KU Campus Intolerance and Disrespect: A Statement from the Faculty and Staff of the School of Public Affairs and Administration
Recent events on college campuses around the country and here at the University of Kansas, particularly the Town Hall Forum that took place on Wednesday, November 11, challenge us all to reflect seriously upon the racial and other forms of intolerance and disrespect that many members of our university community experience on our campus. We must all consider the role we should play in addressing that problem.
As we embrace this opportunity for thoughtful reflection within the School of Public Affairs and Administration, the fundamental starting point for us is our deep appreciation and gratitude for the presence of students who add critically-important diversity to our campus, and for the broadly-enriching contributions they make to the KU community. Our bold aspirations as an institution are inextricably linked to their presence and what they bring to this university; the excellence we seek as an institution is not possible without them.
We applaud the courage of those members of the KU community, particularly the students, who shared their painful and heartbreaking stories of exclusion, insult, threats, and disrespect during Wednesday's Forum. Their willingness to tell those personal stories in a public setting not only demonstrated real strength, but should also provide the spark for action that will produce meaningful change. Those powerful narratives paint a picture of an environment that is unacceptable – an environment that we must all work aggressively to transform.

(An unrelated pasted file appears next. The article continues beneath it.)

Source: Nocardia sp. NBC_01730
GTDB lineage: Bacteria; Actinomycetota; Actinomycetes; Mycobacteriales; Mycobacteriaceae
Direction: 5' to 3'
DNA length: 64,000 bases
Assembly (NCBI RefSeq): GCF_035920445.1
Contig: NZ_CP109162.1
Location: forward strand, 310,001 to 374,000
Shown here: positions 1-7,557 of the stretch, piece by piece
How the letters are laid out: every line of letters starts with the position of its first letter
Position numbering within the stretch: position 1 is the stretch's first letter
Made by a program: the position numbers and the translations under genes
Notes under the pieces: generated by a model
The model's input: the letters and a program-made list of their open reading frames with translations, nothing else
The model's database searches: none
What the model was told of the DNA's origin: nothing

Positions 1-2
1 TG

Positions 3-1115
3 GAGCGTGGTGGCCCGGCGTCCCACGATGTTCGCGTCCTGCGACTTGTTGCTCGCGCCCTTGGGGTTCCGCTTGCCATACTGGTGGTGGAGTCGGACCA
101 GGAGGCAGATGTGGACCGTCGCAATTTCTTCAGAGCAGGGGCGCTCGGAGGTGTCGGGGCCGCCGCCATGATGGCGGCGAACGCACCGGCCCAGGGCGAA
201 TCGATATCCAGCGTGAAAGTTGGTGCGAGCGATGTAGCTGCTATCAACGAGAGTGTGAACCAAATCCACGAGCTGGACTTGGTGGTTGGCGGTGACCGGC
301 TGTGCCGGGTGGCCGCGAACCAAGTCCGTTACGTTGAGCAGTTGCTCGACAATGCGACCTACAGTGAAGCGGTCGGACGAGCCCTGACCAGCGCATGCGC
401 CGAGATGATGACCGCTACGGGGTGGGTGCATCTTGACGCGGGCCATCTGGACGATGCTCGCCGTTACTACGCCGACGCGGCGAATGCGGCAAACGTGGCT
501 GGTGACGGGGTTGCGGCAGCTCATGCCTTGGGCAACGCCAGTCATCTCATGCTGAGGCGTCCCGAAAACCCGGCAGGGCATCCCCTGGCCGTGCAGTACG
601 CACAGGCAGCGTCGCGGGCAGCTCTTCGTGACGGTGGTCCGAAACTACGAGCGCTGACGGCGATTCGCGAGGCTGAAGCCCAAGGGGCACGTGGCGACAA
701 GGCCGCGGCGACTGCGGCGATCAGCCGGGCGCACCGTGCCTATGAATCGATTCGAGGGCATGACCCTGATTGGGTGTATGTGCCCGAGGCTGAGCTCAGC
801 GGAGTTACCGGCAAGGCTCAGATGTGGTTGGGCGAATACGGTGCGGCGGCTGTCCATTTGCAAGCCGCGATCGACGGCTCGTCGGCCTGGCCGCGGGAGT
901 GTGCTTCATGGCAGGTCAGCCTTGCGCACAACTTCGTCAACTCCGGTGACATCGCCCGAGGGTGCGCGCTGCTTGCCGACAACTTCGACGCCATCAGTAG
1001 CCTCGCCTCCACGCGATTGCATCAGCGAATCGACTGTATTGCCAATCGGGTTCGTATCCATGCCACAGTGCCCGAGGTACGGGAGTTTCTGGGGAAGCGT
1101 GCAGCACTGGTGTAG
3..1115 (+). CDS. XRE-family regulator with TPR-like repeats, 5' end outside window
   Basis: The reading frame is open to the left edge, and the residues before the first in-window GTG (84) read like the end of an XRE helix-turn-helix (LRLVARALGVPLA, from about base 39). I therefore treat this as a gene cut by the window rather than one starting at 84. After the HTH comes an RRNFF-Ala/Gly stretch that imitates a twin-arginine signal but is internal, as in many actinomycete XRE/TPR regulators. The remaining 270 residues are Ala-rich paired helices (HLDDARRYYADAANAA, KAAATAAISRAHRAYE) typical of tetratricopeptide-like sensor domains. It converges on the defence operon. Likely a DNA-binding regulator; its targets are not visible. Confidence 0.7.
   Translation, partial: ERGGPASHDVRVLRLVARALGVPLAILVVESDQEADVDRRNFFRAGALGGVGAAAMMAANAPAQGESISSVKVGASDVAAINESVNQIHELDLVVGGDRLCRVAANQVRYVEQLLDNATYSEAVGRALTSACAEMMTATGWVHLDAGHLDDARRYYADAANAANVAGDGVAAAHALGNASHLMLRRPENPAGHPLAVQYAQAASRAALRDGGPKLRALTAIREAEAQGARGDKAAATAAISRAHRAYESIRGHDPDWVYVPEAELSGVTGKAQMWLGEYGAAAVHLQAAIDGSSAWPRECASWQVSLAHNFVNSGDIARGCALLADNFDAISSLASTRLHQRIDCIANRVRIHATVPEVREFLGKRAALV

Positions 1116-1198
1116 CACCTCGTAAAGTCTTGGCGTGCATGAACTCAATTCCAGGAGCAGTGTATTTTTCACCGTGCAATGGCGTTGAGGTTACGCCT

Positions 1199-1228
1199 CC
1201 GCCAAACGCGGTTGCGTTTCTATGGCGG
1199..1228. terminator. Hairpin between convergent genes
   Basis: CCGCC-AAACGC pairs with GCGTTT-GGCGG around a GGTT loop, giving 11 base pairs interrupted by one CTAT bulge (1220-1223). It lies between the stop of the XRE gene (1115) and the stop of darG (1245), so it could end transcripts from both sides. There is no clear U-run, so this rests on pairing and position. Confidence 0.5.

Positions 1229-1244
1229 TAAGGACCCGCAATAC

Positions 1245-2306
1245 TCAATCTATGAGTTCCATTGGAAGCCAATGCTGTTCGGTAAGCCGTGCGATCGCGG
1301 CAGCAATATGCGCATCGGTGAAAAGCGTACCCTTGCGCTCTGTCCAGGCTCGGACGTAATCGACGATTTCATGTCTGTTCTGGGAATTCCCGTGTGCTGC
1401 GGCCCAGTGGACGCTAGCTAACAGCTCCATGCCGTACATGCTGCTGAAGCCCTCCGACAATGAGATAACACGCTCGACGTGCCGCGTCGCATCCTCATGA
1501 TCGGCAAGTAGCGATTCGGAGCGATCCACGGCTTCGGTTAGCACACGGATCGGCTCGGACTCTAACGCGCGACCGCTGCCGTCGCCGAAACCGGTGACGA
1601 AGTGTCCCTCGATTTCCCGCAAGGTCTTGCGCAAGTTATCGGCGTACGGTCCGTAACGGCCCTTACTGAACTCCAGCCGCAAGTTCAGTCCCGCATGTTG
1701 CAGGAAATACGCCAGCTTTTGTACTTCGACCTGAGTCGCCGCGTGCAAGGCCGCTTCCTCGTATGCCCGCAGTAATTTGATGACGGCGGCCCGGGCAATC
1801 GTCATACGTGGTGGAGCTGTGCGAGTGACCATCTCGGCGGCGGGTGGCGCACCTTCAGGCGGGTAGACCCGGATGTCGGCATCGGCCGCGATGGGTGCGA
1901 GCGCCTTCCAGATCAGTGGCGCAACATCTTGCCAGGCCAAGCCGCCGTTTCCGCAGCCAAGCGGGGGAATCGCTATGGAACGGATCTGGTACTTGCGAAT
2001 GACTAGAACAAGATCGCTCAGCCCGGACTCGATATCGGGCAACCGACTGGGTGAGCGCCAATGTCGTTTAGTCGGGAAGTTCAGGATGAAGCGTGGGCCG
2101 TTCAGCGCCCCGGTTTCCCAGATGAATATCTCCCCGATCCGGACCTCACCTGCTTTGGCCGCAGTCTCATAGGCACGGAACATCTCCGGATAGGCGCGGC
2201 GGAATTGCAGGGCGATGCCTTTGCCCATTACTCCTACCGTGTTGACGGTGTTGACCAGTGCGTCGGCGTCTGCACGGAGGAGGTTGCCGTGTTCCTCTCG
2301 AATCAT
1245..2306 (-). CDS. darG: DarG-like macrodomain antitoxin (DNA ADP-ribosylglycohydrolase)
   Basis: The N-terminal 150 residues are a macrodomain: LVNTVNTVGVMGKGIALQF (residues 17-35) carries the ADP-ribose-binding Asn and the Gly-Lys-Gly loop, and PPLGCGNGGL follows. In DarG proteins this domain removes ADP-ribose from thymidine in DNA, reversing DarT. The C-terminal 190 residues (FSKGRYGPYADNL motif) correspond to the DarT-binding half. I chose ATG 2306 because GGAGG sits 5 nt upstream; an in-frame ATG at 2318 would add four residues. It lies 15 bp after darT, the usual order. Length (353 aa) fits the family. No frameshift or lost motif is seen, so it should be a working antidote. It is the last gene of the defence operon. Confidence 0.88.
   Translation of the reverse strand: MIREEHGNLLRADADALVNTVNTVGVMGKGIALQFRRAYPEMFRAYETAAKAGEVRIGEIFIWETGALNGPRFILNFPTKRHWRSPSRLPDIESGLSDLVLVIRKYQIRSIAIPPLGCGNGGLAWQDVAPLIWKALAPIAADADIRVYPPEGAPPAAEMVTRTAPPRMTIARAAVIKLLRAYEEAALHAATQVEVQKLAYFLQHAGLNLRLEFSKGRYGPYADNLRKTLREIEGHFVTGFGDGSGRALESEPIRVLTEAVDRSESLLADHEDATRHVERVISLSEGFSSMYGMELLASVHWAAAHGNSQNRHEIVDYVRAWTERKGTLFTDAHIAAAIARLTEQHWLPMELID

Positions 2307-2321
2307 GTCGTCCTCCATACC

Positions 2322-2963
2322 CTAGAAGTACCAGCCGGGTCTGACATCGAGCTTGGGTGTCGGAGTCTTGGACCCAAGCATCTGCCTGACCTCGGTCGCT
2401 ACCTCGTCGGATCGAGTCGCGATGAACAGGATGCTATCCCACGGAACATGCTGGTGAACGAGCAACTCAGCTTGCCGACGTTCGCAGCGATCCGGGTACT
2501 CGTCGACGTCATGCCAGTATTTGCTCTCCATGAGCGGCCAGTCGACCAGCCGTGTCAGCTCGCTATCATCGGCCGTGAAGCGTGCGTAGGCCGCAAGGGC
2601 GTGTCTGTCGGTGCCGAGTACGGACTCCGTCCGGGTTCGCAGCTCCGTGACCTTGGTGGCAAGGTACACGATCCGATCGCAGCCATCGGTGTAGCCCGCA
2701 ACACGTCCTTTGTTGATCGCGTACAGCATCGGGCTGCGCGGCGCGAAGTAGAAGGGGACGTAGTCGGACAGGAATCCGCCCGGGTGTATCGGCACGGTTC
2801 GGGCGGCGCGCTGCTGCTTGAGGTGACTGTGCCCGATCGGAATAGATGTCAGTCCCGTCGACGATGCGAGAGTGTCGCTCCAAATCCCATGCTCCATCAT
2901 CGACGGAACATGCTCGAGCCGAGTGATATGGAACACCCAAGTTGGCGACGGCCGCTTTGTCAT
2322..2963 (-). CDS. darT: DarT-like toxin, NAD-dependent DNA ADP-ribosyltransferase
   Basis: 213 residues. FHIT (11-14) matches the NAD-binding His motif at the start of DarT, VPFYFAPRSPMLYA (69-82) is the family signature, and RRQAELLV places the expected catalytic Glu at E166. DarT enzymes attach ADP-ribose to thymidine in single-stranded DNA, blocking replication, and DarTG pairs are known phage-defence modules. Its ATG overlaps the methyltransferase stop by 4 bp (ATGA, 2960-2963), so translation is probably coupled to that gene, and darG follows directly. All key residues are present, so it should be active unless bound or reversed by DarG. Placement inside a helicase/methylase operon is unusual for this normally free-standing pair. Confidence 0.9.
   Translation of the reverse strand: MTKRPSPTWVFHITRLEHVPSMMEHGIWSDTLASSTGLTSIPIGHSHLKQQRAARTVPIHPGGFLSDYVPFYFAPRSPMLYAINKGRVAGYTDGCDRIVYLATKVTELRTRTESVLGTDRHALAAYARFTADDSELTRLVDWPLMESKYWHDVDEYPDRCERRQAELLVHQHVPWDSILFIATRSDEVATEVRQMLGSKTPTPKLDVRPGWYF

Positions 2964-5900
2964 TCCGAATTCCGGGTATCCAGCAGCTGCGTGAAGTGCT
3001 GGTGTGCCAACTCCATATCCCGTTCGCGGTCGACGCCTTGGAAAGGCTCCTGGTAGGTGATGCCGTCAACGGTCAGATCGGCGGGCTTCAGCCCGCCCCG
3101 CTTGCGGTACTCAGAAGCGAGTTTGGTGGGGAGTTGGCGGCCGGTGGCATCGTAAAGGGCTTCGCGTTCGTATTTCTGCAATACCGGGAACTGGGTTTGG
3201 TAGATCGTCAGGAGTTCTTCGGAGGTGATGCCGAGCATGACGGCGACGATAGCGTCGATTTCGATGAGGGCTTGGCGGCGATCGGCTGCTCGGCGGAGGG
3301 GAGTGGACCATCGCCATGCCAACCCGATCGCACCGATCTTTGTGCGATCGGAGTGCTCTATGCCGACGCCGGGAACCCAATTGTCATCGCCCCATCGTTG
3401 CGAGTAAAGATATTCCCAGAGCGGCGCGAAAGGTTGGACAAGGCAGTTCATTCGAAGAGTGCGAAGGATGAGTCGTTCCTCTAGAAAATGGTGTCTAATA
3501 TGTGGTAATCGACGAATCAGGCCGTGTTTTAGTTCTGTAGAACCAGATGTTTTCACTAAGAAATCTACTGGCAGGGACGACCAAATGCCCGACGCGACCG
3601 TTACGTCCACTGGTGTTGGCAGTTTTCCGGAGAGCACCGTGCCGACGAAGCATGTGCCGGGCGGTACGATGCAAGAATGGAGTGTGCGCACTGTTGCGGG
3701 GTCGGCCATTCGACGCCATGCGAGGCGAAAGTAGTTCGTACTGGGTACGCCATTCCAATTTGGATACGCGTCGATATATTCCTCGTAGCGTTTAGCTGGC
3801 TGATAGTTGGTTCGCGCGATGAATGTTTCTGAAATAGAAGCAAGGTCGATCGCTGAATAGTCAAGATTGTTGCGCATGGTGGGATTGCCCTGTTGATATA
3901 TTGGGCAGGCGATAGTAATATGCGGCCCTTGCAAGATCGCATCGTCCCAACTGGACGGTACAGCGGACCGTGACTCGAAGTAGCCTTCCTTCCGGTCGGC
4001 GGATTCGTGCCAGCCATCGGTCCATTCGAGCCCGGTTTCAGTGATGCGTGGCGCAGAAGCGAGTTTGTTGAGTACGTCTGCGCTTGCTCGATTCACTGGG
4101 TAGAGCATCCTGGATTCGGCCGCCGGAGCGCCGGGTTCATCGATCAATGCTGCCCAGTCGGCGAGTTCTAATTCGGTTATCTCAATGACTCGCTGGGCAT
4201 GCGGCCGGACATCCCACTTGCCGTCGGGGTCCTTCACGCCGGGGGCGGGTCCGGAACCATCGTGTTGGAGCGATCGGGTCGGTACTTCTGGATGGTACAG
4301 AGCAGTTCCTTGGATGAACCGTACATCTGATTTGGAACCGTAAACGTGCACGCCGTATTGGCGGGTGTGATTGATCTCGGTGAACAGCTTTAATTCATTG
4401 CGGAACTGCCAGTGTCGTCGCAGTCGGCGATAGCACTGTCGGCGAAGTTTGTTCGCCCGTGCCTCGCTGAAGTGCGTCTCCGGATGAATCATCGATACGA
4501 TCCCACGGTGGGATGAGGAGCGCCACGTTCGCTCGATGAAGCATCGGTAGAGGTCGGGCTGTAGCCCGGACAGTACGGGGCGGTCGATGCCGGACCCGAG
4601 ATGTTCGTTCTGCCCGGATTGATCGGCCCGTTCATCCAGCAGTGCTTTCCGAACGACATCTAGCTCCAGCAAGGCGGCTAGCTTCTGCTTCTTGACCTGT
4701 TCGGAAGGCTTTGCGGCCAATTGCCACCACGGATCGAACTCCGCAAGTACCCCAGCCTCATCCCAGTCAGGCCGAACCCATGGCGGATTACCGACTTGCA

We embrace the call, from those Forum speakers and others, for an improved campus climate in which every member of our campus community feels welcomed, valued, and respected.
We thank Chancellor Gray-Little for convening and moderating Wednesday's Forum, and we endorse her commitment to lead a university-wide effort through which “KU will be a leader in how universities address this challenge.” We embrace this opportunity to join the Chancellor and the rest of the campus community toward that end.
Finally, while the School of Public Affairs and Administration is proud of its longstanding commitment to educating ourselves and our students regarding matters of social equity, we will seize this opportunity to recommit ourselves to embedding those social equity principles – equality, justice, and respect – deeply within our undergraduate, graduate, and professional development programs. We will also work to ensure that our own School climate is one of dignity, welcome, and respect for all within it.